Conscientiousness vs (and?) Creativity

Just some food for thought on a Monday ... 

Last night I came across this article pointing to Conscientiousness (by the always-provocative Eric Barker) as the one-trait-to-rule-them-all in terms of predicting future success, both career-wise and personal.

In this context conscientiousness is simply defined as being “efficient, organized, neat, and systematic.” All worthy traits, right? And personally, familiar. 

Barker cites several studies that link a fulfilling career, lasting relationships and longer life to those with high degrees of conscientiousness.

But then, as he often does, Barker throws a curveball: "... to what degree is conscientiousness universally good — and to what degree is our society merely structured to reward it?"

Which raised a really troubling thought: are creative and independent kids at a disadvantage in our schools? And eventually in the workplace? 

Teachers often say they love creative students. They don’t.

Judgments for the favorite student were negatively correlated with creativity; judgments for the least favorite student were positively correlated with creativity. Students displaying creative characteristics appear to be unappealing to teachers.

I personally index high on conscientiousness but one of my two young (5 years old) children is shaping up to be a creative and independent type.

It's not that I necessarily think he'll make art for a living. He just marches to the beat of his own drum. With everything. It's so beautiful (and yes, it can be frustrating sometimes for me and his brother, but usually our frustration ends in a collective laugh).

He drew this yesterday. He told me it's "how Halloween  feels " to him. You can easily imagine an average teacher pressing him for more specificity, but that's not the point of his creation.

He drew this yesterday. He told me it's "how Halloween feels" to him. You can easily imagine an average teacher pressing him for more specificity, but that's not the point of his creation.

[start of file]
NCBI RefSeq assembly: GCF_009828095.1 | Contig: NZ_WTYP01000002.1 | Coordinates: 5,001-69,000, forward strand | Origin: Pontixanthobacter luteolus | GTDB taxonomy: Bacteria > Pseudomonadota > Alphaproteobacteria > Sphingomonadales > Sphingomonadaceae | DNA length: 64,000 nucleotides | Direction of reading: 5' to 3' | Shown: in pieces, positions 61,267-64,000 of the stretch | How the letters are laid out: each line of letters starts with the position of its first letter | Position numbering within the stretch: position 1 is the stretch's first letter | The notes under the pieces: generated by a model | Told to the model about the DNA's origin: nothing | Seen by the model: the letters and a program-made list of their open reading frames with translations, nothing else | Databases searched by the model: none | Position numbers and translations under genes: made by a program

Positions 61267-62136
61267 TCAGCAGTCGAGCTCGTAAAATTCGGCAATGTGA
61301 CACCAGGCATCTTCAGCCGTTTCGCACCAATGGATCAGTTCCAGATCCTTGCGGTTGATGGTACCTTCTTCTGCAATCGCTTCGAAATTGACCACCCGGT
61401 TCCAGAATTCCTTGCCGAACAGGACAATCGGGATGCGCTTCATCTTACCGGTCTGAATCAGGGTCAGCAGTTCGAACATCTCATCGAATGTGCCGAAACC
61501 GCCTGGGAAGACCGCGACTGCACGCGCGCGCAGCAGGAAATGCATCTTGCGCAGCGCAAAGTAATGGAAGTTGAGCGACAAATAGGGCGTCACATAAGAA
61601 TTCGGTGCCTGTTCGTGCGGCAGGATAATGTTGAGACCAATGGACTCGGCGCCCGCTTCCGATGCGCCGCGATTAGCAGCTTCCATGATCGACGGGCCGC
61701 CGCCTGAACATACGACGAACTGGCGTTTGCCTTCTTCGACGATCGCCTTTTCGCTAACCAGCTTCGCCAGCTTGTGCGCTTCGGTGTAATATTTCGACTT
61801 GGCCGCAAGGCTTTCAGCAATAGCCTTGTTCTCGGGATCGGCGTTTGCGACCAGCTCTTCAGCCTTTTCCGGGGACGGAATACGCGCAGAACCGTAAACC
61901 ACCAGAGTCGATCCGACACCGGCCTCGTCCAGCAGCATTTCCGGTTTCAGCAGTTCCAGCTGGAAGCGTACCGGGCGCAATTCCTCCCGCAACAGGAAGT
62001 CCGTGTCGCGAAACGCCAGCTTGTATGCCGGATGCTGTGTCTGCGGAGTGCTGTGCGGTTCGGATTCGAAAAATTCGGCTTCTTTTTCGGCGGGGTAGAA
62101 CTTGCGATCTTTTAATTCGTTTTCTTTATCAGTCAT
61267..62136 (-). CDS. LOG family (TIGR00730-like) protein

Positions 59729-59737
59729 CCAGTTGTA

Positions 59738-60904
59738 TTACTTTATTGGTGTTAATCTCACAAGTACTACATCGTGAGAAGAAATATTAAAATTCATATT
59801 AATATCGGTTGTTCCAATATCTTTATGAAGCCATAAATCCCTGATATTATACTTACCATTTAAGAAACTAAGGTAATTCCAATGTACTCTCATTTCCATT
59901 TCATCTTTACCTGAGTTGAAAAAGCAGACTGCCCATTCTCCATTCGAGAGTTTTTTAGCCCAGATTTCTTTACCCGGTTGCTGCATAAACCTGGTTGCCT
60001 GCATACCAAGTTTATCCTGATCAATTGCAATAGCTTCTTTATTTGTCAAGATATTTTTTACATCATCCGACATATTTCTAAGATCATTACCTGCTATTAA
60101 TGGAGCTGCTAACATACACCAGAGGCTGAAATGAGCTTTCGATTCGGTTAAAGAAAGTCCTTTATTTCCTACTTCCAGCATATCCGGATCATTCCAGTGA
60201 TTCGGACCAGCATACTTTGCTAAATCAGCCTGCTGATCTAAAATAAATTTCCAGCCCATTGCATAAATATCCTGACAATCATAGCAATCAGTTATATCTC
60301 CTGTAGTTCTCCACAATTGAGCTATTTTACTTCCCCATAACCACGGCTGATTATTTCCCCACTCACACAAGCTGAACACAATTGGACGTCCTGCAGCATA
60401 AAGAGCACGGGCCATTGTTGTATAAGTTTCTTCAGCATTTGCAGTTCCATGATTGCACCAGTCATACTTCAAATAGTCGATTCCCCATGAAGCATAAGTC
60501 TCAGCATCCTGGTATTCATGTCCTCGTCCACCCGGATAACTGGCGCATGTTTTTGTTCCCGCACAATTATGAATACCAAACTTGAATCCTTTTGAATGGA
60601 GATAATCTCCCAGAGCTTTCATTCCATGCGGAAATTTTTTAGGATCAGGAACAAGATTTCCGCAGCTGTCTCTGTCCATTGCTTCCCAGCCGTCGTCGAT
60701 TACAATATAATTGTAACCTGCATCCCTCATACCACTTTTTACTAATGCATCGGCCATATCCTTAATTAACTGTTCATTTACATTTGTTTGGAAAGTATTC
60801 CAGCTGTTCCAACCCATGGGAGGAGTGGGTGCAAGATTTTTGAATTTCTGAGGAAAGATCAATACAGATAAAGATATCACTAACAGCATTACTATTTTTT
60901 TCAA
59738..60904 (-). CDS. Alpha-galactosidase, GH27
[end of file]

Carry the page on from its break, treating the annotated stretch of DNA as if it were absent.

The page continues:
He and I have had a silly bedtime ritual for a while. After I tuck him in I say: "Don't let anyone tell you ..." and he finishes: "... that my way of doing things is weird."

Doris Lessing has her own version of our bedtime ritual - a rallying cry for independence and creativity. I found it a few weeks ago (via the excellent Nitch):

Ideally, what should be said to every child, repeatedly throughout his or her school life is something like this: You are in the process of being indoctrinated...What you are being taught here is an amalgam of current prejudice and the choices of this particular culture...You are being taught by people who have been able to accommodate themselves to a regime of thought laid down by their predecessors...Those of you who are more robust and individual...will be encouraged to leave and find ways of educating yourself—educating your own judgments. Those that stay must remember, always...that they are being molded and patterned to fit into the narrow and particular needs of this particular society.

I don't see why conscientiousness and creativity have to be mutually exclusive personality traits. And I'm not sure Barker or Lessing is suggesting they necessarily are. I'd like to raise my kids to be both.

But what's pretty clear is that creativity isn't as celebrated in school (or the workplace) as we'd like to believe. Which means parents have a responsibility to recognize, foster and celebrate creativity; because sadly, it appears the system will either extinguish it or leave your little Picasso/Buddy Rich/Roald Dahl behind. That would be a shame for them and us.